Published February 14, 2013
In the largest food acquisition on record, Warren Buffett’s Berkshire Hathaway and 3G Capital surprised Wall Street on Thursday by shelling out $28 billion to acquire iconic ketchup maker H.J. Heinz (HNZ).
The transaction comes amid a flurry of headline-grabbing deals of late, including the $24.4 billion leveraged buyout of struggling PC maker Dell (DELL) last week and a merger between bankrupt American Airlines parent AMR Corp. and U.S. Airways (LCC) unveiled earlier on Thursday.
The Heinz deal would bring the food company private and is valued at $72.50 a share in cash, representing a 20% premium to its close of $60.48 on Wednesday and a 19% premium to its all-time high.
“Heinz has strong, sustainable growth potential based on high quality standards, continuous innovation, excellent management and great tasting products,” Buffett said in a statement. “Their global success is a testament to the power of investing behind strong brand equities and the strength of their management team and processes.”
The deal will be financed through a combination of cash provided by Berkshire and affiliates of 3G Capital, rollover of existing debt and new financing from J.P. Morgan Chase (JPM) and Wells Fargo (WFC). Specific terms of the financing were not released.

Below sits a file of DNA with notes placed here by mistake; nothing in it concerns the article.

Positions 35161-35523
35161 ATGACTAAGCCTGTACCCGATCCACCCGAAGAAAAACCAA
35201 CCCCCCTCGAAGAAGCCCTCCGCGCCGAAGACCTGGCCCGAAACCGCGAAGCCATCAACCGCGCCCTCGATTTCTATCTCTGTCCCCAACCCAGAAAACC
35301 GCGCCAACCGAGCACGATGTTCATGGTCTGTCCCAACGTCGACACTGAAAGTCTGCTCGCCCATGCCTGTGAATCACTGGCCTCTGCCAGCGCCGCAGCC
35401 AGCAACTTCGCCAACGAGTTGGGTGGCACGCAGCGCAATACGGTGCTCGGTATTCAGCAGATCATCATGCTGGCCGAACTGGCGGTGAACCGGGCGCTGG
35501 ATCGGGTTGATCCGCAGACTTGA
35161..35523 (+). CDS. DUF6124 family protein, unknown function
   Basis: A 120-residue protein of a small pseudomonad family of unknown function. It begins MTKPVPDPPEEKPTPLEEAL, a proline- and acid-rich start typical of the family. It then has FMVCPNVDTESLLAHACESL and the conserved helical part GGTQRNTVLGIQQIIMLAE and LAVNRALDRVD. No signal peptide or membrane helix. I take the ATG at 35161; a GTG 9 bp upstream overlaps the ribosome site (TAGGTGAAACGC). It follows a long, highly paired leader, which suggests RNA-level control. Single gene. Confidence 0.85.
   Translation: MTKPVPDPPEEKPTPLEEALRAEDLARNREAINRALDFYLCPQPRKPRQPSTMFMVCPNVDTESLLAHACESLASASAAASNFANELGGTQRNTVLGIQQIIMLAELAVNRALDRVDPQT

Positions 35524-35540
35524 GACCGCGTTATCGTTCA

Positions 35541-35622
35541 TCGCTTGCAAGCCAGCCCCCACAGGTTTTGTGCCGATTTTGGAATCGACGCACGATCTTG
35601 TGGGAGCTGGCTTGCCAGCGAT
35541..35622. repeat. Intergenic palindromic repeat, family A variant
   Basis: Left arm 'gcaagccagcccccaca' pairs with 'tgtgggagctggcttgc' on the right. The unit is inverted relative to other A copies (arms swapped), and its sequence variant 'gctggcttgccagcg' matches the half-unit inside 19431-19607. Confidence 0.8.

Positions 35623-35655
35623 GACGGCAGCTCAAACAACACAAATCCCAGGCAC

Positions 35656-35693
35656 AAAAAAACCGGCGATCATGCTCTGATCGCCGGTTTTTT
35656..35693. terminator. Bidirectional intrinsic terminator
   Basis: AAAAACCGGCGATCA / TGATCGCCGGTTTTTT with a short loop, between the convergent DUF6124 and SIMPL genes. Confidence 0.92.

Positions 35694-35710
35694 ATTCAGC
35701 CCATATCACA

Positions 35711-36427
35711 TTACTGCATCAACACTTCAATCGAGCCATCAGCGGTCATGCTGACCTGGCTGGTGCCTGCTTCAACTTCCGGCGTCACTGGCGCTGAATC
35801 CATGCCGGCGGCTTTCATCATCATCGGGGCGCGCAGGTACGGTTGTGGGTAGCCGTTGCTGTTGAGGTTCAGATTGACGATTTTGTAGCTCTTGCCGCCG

Following the go-private deal, Heinz said it plans to remain headquartered in Pittsburgh.
The parties said they expect the deal to close in the third quarter of 2013, subject to shareholder and regulatory approval.
“Heinz is being acquired from a position of strength,” Heinz CEO William Johnson said. “As a private enterprise, Heinz will have an opportunity to drive further growth and advance our commitment to providing consumers across the globe with great tasting, nutritious and wholesome products.”
Shares of Heinz soared in premarket trading, eclipsing the $72.50 offer price. In recent action, Heinz was up 20.11% to $72.64, tacking onto its one-year rally of nearly 17%.
“We fully recognize Heinz’s value and heritage and look forward to working together with Heinz’s employees, suppliers and customers as we invest in and support the company’s ongoing global growth efforts,” said Alex Behring, managing partner at 3G Capital.
The $28 billion acquisition of Heinz marks the largest deal in the food space in history, eclipsing the legendary $25 billion of food and tobacco company RJR Nabisco and Kraft’s (KRFT) $19 billion buyout of chocolate maker Cadbury in 2010.
After a long period of dormancy, the M&A world is finally showing signs of life, with the Dell and Heinz deals blowing away 2012’s largest deal: Softbank’s $20 billion acquisition of a 70% stake in Sprint Nextel (S).
Bank of America Merrill Lynch (BAC) served as Heinz’s investment bankers, while Moelis & Company advised the ketchup maker’s transaction committee. Lazard (LAZ) acted as lead financial advisor for the acquiring group.